Kosovo prime minister resigns

Kosovo Prime Minister Bajram Kosumi has quit his post amid threats that the governing coalition would lose its slim majority in the province's parliament if he stayed on.

    Bajram Kosumi said his resignation was a moral act

    Kosumi was a prominent member of the Kosovan team negotiating the province's future in ongoing UN-sponsored talks.

     

    He announced the resignation on Wednesday after presenting it to his cabinet, while the chief UN envoy for the status talks was negotiating the future of the province just one floor below.

     

    "I consider the resignation as a right and a moral act," Kosumi told reporters.

     

    Kosumi's resignation is part of a broader governing coalition deal reshuffle. Another key figure, parliament head Nexhat Daci, will also be replaced, senior officials from the government's two coalition partners told The Associated Press.

     

    However, it remained unclear whether Daci would voluntarily step down, after he was voted out by his party.

     

    Kosovo's government is made up of the Democratic League of Kosovo and the minor Alliance for the Future of Kosovo.

     

    Kosumi's popularity has dropped sharply in Kosovo due to a perception that he is politically weak. He became prime minister following the resignation of Kosovo's former prime minister, Ramush Haradinaj, who was indicted last year for war crimes by the UN war crimes tribunal in The Hague.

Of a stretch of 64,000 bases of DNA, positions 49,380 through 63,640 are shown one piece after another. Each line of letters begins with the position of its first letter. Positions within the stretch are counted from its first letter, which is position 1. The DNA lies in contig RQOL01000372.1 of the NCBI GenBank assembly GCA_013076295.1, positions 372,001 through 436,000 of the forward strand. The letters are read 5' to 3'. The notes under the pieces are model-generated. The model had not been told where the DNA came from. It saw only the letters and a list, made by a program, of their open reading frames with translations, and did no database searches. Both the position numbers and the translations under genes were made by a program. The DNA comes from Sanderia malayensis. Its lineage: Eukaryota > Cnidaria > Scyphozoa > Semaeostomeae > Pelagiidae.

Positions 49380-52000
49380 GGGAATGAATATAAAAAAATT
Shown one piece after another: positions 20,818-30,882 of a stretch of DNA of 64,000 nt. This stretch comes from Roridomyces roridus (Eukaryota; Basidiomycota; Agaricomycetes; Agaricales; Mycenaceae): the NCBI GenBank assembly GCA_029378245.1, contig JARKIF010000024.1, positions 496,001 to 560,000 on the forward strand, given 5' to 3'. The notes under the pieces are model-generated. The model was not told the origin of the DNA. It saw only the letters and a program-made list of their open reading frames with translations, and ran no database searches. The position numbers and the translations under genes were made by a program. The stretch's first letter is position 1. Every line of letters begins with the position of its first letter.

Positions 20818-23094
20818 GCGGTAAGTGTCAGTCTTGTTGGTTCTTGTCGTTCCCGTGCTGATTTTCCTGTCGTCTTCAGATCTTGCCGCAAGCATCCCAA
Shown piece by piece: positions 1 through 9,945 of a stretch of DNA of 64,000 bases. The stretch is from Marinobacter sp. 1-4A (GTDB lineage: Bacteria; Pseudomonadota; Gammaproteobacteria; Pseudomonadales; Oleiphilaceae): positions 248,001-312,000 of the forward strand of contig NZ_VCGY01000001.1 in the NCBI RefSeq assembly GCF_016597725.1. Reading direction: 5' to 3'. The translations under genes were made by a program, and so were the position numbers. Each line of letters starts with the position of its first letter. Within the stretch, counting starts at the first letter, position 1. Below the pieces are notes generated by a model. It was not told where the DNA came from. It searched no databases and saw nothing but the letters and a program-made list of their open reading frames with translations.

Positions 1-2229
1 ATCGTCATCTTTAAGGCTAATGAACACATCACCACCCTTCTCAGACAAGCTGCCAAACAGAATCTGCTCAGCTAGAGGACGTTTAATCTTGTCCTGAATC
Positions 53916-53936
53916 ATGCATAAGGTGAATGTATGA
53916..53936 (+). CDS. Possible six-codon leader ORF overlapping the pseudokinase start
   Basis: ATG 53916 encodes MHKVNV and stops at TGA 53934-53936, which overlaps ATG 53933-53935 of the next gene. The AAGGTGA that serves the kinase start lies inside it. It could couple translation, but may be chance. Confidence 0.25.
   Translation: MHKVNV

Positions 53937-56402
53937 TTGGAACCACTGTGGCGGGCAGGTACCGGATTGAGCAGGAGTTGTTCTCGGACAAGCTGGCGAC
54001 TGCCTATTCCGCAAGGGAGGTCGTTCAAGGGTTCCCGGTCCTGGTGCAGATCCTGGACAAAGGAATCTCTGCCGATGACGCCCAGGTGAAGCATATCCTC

Talks

     

    The resignation plunges Kosovo in further crisis as talks on its future settlement have been launched. Kosovo's ethnic Albanians are demanding full independence from Serbia. Serbian leaders in Belgrade seek to maintain at least some control over the province.

     

    Kosovo has been a de-facto UN protectorate since the end of the war there in 1999.

     

    Among those mentioned to replace Kosumi is Lieutenant General Agim Ceku, the former rebel commander of the now-disbanded Kosovo Liberation Army and the head of Kosovo Protection Corps, a civil emergency organisation, which ethnic Albanians view as the nucleus of their future army.

    SOURCE: Agencies


    YOU MIGHT ALSO LIKE

    Interactive: How does your country vote at the UN?

    Interactive: How does your country vote at the UN?

    Explore how your country voted on global issues since 1946, as the world gears up for the 74th UN General Assembly.

    'We were forced out by the government soldiers'

    'We were forced out by the government soldiers'

    We dialled more than 35,000 random phone numbers to paint an accurate picture of displacement across South Sudan.

    Interactive: Plundering Cambodia's forests

    Interactive: Plundering Cambodia's forests

    Meet the man on a mission to take down Cambodia's timber tycoons and expose a rampant illegal cross-border trade.